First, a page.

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AAPG Bulletin, V.
A novel technique for modeling fracture intensity: A case study from the Pinedale anticline in Wyoming Patrick M. Wong1
1Veritas Exploration Services, A Division of Veritas Geophysical Corporation, 10300 Town Park Drive, Houston, Texas; email: [email protected]
Patrick Wong holds a B.E. degree and a Ph.D. in petroleum engineering from the University of New South Wales (UNSW), Australia. He is currently a project reservoir engineer at Veritas Exploration Services, Houston. Prior to this, he was a senior lecturer of petroleum engineering at UNSW. He has published more than 90 articles on new approaches in reservoir modeling and characterization.Patrick Wong holds a B.E. degree and a Ph.D. in petroleum engineering from the University of New South Wales (UNSW), Australia. He is currently a project reservoir engineer at Veritas Exploration Services, Houston. Prior to this, he was a senior lecturer of petroleum engineering at UNSW. He has published more than 90 articles on new approaches in reservoir modeling and characterization.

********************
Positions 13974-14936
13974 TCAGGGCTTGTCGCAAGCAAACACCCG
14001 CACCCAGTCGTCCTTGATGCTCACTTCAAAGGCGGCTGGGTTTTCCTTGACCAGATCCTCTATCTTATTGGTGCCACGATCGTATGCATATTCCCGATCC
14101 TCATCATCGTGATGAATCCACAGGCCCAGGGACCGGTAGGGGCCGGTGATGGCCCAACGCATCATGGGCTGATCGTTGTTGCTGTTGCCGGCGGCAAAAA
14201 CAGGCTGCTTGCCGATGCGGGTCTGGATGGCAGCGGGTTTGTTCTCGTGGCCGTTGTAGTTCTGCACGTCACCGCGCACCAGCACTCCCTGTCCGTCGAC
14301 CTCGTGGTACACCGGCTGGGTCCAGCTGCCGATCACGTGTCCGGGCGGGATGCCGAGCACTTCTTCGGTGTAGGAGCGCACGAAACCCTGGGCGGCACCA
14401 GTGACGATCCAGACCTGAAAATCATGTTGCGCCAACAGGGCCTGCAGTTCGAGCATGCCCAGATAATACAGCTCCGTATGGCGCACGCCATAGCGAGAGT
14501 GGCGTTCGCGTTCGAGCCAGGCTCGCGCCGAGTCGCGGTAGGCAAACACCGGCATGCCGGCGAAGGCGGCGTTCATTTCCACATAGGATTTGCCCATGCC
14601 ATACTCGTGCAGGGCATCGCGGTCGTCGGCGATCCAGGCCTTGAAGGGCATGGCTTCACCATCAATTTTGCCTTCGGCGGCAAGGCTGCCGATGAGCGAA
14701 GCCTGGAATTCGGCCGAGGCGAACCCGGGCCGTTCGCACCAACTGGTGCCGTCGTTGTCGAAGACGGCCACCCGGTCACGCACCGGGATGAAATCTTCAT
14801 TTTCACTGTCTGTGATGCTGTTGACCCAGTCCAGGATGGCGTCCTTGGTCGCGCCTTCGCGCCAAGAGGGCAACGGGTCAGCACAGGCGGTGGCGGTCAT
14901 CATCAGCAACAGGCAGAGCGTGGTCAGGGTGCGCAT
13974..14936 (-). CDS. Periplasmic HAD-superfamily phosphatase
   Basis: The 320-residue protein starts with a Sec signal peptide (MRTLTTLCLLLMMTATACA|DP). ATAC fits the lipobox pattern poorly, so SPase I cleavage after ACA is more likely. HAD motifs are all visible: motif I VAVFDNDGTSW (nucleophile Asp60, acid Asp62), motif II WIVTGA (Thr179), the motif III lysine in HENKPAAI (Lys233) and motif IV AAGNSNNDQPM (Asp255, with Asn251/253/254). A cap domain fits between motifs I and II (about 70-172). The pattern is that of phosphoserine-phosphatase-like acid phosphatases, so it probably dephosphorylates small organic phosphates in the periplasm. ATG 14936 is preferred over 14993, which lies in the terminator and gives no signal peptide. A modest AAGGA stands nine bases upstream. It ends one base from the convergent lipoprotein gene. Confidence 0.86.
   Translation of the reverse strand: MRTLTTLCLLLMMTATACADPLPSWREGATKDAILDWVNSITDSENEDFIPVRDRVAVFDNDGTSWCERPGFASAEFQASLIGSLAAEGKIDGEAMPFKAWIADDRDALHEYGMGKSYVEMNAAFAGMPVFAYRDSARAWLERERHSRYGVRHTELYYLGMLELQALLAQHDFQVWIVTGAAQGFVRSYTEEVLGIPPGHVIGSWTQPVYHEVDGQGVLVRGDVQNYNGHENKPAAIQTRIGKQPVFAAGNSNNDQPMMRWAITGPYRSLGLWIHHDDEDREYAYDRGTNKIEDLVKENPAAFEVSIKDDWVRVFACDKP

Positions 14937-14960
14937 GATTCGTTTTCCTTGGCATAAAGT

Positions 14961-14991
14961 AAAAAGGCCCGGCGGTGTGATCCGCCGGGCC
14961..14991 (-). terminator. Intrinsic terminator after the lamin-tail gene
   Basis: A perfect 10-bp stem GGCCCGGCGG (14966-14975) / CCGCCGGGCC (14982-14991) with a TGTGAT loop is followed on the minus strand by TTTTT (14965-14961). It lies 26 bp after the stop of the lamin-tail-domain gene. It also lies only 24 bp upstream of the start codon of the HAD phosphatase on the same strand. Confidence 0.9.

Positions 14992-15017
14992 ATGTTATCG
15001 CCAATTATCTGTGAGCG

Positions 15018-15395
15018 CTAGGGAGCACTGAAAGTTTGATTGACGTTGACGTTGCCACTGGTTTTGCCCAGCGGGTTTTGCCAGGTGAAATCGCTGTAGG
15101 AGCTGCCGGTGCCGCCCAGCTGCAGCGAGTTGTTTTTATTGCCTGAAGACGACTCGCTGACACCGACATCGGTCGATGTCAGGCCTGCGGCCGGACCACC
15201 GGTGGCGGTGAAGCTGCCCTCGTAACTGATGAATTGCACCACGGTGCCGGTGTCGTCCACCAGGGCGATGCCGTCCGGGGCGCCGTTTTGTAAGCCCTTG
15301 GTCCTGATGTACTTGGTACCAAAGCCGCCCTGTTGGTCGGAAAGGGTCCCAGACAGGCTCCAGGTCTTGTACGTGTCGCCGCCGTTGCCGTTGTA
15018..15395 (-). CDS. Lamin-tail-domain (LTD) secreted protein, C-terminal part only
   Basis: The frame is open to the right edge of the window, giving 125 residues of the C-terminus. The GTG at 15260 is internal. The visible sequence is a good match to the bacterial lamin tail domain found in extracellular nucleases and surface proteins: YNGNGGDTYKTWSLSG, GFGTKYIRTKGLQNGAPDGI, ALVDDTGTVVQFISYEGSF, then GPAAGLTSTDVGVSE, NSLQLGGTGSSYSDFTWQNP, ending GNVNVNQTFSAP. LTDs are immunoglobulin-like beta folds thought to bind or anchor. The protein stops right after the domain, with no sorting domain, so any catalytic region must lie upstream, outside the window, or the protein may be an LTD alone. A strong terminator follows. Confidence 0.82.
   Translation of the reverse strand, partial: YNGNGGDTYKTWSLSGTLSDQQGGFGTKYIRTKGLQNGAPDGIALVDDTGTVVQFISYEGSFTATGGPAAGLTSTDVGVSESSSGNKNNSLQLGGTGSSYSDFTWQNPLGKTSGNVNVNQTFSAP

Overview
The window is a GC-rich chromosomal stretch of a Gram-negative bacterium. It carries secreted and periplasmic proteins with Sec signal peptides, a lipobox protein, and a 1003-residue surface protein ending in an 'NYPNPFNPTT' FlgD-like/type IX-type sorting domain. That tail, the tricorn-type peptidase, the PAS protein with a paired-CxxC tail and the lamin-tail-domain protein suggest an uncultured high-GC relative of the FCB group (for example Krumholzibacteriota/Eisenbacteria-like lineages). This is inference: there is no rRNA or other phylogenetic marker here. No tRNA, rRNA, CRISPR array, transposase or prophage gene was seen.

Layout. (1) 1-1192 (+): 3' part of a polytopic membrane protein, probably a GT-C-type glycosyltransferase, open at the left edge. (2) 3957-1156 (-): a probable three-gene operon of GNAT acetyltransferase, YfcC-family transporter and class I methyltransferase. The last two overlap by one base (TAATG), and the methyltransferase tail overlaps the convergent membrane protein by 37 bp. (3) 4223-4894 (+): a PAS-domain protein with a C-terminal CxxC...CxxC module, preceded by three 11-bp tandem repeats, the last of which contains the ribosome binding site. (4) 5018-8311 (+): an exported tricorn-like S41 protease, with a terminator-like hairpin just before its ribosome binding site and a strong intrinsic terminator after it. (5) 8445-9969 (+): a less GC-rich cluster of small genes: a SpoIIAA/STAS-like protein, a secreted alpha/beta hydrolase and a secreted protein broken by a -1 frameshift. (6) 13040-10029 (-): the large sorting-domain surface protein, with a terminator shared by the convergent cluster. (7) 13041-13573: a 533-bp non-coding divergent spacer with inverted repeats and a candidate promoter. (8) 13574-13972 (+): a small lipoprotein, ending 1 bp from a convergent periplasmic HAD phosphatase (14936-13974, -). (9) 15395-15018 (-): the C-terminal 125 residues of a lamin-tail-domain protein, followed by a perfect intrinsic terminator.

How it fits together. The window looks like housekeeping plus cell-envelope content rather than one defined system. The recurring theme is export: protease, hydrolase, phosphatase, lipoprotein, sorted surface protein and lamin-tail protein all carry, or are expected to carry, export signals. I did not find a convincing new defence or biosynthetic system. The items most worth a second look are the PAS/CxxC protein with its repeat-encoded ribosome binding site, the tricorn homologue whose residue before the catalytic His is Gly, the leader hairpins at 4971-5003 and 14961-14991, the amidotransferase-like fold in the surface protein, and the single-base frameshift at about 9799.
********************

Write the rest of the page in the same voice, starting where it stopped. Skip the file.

The author thanks Hussein Almuallim, Sean Boerner, and Dave Gray for reviewing the first draft of the paper and Veritas Geophysical for permission to publish the results of the case study. Valuable comments from the AAPG editor John Lorenz and three anonymous reviewers are also acknowledged.
Fracture intensity indicators from well data are highly uncertain when applied or extrapolated to the whole field. Statistical techniques offer some useful tools for dealing with such problems in reservoir modeling. The recent research and development of effort focuses strongly on the development of hybrid techniques that aim at overcoming the inherent assumptions and limitations of individual techniques and taking into consideration uncertain data for estimating error bars (or confidence bounds) on the calculated outputs. This paper presents a recently developed hybrid technique based on soft computing methods and shows how this technique can be used to improve the workflow of fracture characterization and sweet-spots identification. It uses a set of rock matrix properties and a fracture-related seismic attribute to simulate a three-dimensional fracture intensity model at the Pinedale anticline in Wyoming. The estimated fracture intensity results agree very well with the data at four virtual wells. It also shows that use of the fracture intensity estimations, together with their error bars, is a valuable tool for the identification of potential sweet spots with reduced risks.
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